I’ve been inspired to try some sushi out home in the near future. Maybe one project at a time.
I’ll just come right out with the challenge of this dish. At what point during the meal should you tell your guests the steak was cooked in the kitchen sink?
It’s a good idea to get the “ghetto sous vide” out of the way before your guests arrive and all they witness is the searing of the outside. But I’m getting ahead of myself again.
Mise en place:
When your really cooking, sometimes accidents happen. We had a good laugh. Very entertaining that the hanger steak never hit the floor. What are the chances that would happen again? It took a while, but eventually, we assumed full control of the situation again.
It’s also more fun cooking with a friend. You could imagine the fumbler trying to stop you from taking this photo with soy sauce and apple juice dripping from her hands. Had i been the culprit, acting solo, I’m sure some colorful words would precede an immediate cleanup. Who would want to clean up their hands to photograph a mess and finish cleaning up?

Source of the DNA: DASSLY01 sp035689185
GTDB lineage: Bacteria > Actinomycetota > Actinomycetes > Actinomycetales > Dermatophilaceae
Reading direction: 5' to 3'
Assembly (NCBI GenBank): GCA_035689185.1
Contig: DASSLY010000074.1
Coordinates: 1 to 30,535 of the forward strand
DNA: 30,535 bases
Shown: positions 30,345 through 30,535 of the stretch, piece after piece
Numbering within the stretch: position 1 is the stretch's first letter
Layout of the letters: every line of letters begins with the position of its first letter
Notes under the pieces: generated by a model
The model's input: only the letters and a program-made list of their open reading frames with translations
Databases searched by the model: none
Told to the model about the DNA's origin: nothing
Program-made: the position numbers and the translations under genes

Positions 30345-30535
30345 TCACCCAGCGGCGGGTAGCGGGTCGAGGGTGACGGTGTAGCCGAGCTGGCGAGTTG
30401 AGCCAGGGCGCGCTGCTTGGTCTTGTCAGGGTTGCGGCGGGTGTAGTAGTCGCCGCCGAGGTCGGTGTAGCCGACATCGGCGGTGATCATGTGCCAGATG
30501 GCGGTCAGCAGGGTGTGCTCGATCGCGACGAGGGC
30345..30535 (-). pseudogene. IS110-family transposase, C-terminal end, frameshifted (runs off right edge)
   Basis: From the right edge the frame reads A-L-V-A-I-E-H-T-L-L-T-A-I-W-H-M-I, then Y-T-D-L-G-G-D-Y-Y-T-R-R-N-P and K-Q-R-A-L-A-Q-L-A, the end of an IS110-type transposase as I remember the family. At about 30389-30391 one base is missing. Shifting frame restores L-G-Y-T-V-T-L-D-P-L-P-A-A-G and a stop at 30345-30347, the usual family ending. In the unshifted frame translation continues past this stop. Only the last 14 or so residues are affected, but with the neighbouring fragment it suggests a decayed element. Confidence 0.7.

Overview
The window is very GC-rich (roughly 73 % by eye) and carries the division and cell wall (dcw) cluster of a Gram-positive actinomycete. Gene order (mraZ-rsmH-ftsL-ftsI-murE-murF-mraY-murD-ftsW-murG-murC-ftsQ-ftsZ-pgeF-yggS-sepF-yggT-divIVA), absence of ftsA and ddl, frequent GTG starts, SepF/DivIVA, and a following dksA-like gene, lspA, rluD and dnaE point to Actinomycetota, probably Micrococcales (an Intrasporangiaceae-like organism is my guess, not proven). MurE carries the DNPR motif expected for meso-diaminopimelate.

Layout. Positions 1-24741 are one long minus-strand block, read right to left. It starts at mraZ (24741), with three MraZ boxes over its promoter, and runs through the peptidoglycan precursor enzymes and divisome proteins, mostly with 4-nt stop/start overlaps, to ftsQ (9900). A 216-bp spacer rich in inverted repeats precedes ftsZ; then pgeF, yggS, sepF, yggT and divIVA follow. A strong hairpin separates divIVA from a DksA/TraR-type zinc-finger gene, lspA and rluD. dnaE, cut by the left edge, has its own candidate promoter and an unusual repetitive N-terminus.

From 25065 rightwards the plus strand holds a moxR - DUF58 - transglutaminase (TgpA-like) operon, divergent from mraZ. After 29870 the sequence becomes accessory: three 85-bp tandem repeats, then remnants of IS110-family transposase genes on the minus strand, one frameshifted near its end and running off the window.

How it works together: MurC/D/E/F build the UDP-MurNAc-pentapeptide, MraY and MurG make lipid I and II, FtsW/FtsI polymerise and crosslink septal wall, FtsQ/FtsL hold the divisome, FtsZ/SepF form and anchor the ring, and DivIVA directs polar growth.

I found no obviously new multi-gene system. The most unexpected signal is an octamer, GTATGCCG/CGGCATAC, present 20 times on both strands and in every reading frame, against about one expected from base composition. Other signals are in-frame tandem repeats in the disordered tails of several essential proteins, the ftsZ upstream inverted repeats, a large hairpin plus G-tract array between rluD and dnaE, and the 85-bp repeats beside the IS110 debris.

“Ghetto Sous Vide”
For a quick primer on sous vide cooking, check out Cooking Issues by David Arnold. The basic idea premise behind sous vide is a low temperature cooking technique (under water) that allows greater control of the temperature. A cook has the ability to cook meat under a gentle bath of water to a perfect target temperature, such as 125º for a perfect medium rare, and it is impossible to overcook, although it is possible to ruin the food with poor technique.
Restaurants use a very expensive immersion circulator, David Chang recommends a slightly less expensive hot running tap. The first home machine, the Sous Vide Supreme, entered the market a few months ago around $449, and my landlord pays the water bill. One day, when the startup goes public.
The marinade gets split up into four separate bags for the cooking method. Note: I should have put put them in separate bags for the marinade and left overnight. This would require you to just pop the bags in the water bath without having to transfer the steaks from one bag to another.
This is one hot tap. At a bare trickle the water comes out at an almost perfect 128º.
After the cooking, the bags get shocked in an ice bath and cooked immediately. They can be stored for a while like this, and seared on the outside when your ready to serve. To be honest, they don’t look that appetizing before they are seared.